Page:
This, this and this are all the edits that 18.104.22.168 are referring to. In this and this edit, I cleaned up the section, tweaked some things, removed the "three or more murders" part as unneeded, and gave the section some order. Gobonobo de-emphasized the material gain aspect at one point (as seen in the third link in this paragraph), but I emphasized it because female serial killers murdering for material gain (commonly described as black widows if involving the murders of lovers or husbands) and/or being a part of a serial killer team remains the most common type of female serial categorization, as the section in question shows. Flyer22 (talk) 01:11, 1 October 2014 (UTC)
I made two followup edits to the section here and here. And as for it being important to emphasize somewhere in the article that serial killers in general are rare to begin with, I agree with 22.214.171.124 on that; if we are not going to have that piece in the first paragraph of the Female serial killers section where it was, it should be somewhere in the General subsection of the Characteristics section. Flyer22 (talk) 01:33, 1 October 2014 (UTC)
Two other followup edits that I made to the section are here and here. And I'll of course continue to edit that section as time goes on, as I have done various times before this case. Flyer22 (talk) 05:24, 1 October 2014 (UTC)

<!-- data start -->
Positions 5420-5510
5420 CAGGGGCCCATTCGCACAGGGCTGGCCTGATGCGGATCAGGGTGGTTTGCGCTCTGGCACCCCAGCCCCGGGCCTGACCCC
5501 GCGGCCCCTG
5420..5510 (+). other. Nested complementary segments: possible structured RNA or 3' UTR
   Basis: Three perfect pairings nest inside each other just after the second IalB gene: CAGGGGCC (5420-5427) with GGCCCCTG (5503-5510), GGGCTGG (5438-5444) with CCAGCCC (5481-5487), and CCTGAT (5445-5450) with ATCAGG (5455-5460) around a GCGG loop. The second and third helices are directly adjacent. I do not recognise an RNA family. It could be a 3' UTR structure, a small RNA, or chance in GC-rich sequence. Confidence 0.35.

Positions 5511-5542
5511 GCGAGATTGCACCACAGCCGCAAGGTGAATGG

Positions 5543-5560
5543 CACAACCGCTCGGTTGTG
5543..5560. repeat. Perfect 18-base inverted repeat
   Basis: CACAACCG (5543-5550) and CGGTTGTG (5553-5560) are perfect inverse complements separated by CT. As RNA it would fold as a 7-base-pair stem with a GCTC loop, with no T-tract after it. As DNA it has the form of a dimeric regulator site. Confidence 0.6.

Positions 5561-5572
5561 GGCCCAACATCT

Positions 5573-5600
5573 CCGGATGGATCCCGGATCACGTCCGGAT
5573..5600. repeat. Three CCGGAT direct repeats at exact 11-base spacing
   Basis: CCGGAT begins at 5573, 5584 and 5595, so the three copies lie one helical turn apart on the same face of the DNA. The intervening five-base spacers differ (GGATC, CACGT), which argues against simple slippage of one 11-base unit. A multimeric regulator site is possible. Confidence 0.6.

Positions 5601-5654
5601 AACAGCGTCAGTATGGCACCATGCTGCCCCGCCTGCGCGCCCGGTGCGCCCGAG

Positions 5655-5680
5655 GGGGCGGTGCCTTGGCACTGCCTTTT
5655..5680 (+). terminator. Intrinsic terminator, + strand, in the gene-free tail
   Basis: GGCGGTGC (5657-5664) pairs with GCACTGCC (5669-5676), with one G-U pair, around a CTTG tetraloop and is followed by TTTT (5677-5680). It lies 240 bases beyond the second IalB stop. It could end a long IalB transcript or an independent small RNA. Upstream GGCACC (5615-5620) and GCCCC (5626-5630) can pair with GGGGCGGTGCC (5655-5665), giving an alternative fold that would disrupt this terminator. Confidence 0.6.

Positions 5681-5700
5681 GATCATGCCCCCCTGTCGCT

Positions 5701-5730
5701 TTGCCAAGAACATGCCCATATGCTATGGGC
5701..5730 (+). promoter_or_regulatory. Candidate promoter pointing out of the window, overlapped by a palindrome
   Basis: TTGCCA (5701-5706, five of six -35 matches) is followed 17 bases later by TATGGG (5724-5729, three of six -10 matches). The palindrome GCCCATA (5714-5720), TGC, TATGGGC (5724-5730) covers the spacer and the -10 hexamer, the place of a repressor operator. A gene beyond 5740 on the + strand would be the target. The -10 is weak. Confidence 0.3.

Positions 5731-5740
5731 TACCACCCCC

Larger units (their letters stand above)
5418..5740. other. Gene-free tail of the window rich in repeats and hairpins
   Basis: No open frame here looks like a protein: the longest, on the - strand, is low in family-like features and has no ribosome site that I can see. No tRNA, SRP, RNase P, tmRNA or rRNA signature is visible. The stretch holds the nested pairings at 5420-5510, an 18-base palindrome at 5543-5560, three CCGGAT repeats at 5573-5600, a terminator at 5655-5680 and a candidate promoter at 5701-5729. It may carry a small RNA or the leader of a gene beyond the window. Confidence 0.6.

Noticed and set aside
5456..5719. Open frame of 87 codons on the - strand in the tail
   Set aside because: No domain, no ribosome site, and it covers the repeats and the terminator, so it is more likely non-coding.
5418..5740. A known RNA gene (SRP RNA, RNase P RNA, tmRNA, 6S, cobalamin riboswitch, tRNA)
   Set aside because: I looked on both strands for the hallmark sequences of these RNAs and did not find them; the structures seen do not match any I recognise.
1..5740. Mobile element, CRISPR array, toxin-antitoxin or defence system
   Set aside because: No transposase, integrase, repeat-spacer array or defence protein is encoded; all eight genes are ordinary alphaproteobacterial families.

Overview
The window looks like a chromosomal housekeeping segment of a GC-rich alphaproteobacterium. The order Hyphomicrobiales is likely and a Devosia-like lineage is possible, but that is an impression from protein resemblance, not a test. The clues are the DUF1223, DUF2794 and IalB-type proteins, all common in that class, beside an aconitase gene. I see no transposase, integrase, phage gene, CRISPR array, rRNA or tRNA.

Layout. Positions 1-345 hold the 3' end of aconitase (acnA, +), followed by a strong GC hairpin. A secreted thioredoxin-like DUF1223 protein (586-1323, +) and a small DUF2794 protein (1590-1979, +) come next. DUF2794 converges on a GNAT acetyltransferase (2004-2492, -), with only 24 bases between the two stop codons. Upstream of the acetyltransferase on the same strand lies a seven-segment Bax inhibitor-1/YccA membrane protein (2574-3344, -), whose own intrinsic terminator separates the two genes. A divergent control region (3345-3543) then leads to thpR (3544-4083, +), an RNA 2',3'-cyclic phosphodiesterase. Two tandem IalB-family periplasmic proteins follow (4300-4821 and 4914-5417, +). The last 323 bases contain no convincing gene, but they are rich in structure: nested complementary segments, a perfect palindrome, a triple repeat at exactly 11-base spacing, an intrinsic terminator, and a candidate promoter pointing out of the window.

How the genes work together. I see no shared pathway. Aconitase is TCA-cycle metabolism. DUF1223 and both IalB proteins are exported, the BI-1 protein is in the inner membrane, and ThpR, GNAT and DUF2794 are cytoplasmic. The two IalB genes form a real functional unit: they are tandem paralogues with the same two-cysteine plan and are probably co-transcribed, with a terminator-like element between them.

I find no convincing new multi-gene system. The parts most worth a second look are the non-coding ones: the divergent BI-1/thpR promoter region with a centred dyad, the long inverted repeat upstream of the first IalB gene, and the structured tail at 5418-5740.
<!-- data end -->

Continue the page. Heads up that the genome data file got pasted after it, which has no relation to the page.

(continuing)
The article states that African-American serial killers make up almost 41% of all serial killers in the U.S. yet they are only 13% of the total population. Is this information accurate and if so shouldn't there be a source included that explains WHY so many more black serial killers exist? 2604:2000:7FC0:1:9803:C510:4091:EA8F (talk) 09:53, 9 December 2014 (UTC)
This is the section you are talking about. It gives different percentage estimates for black serial killers, and I trust none of those estimates. The part you are talking about is sourced to Mike Aamodt of Radford University/FGCU, and it states, "A 2013 Radford/FGCU Serial Killer Database annual statistics report showed that for the decades 1900–2010, the percentage of White serial killers was 52.4% while the percentage of African American serial killers was 40.7%." As for whether or not it classifies as a WP:Reliable source for the topic at hand, you can ask at the WP:Reliable sources noticeboard. Flyer22 (talk) 15:40, 9 December 2014 (UTC)
Flyer22 you wrote "It gives different percentage estimates for black serial killers, and I trust none of those estimates". Three questions: why is that data in the article then? what don't you trust about the estimates? what do you mean when you say "it gives different percentage estimates"? Thanks ... 2604:2000:7FC0:1:9803:C510:4091:EA8F (talk) 05:47, 11 December 2014 (UTC)